Our members recognise that a change to their service delivery model will allow road policing members to focus on core road policing functions, something that is presently being diluted by the increasing use of Highway Patrol resources to supplement depleted frontline general duties resources. Refocusing road police on their core function of policing our roads will improve visible police presence and should support efforts to reduce road-related trauma and deaths.


  • Victoria Police should adopt a centralised model of road policing service delivery.
  • Any model adopted should be intelligence-led, give special regard to local intelligence, and provide for a degree of local tasking autonomy.
  • A new centralised model should provide for a dedicated Inspector’s position in each division to oversee local traffic operations.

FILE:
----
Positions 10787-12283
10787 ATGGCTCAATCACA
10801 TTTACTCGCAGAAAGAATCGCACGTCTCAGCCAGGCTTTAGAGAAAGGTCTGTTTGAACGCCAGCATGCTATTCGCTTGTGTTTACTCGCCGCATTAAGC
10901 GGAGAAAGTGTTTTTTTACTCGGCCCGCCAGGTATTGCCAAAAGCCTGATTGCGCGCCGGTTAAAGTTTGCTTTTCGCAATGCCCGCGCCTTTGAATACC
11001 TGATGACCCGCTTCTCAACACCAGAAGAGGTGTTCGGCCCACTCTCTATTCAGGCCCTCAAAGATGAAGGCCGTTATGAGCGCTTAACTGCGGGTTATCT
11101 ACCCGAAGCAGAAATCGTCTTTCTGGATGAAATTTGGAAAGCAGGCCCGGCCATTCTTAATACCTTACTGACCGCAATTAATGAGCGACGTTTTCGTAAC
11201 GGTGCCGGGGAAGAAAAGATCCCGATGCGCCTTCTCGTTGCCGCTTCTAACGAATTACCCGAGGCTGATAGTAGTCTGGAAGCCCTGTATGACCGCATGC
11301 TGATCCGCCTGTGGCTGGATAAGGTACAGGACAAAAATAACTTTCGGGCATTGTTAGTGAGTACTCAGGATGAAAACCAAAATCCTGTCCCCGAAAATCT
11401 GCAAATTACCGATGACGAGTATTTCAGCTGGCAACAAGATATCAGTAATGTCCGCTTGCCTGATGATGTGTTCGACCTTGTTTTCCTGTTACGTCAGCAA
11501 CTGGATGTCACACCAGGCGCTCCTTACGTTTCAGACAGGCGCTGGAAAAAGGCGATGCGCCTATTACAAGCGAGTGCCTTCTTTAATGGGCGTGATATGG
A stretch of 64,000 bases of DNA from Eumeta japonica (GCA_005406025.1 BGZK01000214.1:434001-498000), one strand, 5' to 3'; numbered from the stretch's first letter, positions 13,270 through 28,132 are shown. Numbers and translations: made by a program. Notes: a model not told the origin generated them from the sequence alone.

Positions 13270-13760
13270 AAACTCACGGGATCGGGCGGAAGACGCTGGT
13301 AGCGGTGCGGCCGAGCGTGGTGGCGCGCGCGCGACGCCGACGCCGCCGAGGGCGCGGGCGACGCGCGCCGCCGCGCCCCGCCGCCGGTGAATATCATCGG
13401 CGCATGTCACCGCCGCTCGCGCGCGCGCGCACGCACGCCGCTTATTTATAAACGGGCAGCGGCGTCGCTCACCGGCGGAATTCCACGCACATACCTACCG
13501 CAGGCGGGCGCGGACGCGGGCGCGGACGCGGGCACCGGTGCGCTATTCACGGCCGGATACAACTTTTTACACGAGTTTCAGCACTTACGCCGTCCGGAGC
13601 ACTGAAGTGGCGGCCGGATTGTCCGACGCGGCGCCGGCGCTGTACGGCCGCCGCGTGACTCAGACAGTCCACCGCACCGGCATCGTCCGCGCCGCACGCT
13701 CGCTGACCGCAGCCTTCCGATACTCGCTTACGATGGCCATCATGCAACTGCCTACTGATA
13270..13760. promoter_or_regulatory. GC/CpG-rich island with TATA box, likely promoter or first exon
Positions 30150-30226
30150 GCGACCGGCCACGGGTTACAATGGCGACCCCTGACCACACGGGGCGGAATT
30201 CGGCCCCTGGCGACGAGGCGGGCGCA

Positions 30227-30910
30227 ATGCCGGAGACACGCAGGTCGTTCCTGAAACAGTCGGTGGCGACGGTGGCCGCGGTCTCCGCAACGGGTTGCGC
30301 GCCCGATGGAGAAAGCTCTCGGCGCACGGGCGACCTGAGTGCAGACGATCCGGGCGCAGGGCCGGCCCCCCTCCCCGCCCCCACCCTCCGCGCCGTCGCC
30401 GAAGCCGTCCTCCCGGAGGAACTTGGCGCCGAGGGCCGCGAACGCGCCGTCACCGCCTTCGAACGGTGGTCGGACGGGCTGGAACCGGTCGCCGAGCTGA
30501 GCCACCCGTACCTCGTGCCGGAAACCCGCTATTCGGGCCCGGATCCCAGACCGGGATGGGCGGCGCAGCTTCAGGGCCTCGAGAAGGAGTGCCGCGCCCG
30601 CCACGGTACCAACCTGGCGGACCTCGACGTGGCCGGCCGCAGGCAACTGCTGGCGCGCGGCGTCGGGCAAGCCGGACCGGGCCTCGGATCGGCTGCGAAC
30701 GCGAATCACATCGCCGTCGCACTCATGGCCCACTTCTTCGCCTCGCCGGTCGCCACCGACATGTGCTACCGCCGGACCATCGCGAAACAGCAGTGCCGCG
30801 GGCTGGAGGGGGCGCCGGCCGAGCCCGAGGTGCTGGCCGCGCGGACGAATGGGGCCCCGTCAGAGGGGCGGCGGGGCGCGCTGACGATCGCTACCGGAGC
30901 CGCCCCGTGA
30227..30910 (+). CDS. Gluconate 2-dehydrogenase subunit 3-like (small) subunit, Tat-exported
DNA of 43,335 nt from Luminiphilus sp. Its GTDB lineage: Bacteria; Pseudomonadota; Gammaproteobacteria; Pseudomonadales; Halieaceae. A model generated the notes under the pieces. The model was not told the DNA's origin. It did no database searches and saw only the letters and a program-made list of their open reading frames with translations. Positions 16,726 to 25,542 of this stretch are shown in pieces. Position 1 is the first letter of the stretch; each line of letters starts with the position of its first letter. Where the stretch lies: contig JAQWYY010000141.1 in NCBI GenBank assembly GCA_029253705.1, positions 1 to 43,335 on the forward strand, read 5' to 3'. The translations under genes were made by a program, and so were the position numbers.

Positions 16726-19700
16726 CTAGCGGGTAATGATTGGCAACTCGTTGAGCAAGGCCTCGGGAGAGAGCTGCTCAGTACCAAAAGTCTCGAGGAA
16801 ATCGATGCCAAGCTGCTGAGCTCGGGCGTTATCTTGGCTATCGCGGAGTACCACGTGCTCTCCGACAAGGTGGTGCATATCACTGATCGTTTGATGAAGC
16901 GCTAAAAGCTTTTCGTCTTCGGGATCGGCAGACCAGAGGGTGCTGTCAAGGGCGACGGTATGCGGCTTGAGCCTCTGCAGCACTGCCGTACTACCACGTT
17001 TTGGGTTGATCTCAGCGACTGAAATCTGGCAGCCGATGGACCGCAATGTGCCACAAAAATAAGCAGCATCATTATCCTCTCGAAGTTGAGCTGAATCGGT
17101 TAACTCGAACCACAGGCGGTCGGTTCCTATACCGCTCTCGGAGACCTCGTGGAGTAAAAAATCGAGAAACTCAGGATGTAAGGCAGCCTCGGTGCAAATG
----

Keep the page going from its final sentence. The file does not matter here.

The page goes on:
• The Staff Allocation Model must consider the current and future resourcing requirements of the Road Policing Command based on service delivery requirements - specifically the impacts much-needed recent safety policies have had on service delivery.
  • In order to improve police visibility and to allow road policing members to focus on their core task of maximising road safety and helping to reduce Victoria’s road toll, there should be an additional 500 police dedicated to road policing comprising 400 Highway Patrol operatives and 100 specialist Road Policing members progressively over the next five years.


2. Drug testing

TPAV acknowledges that the Government is introducing new offences for refusing a roadside drug test, strengthening penalties for drug driving and drink driving, as well as introducing interlocks for more offences.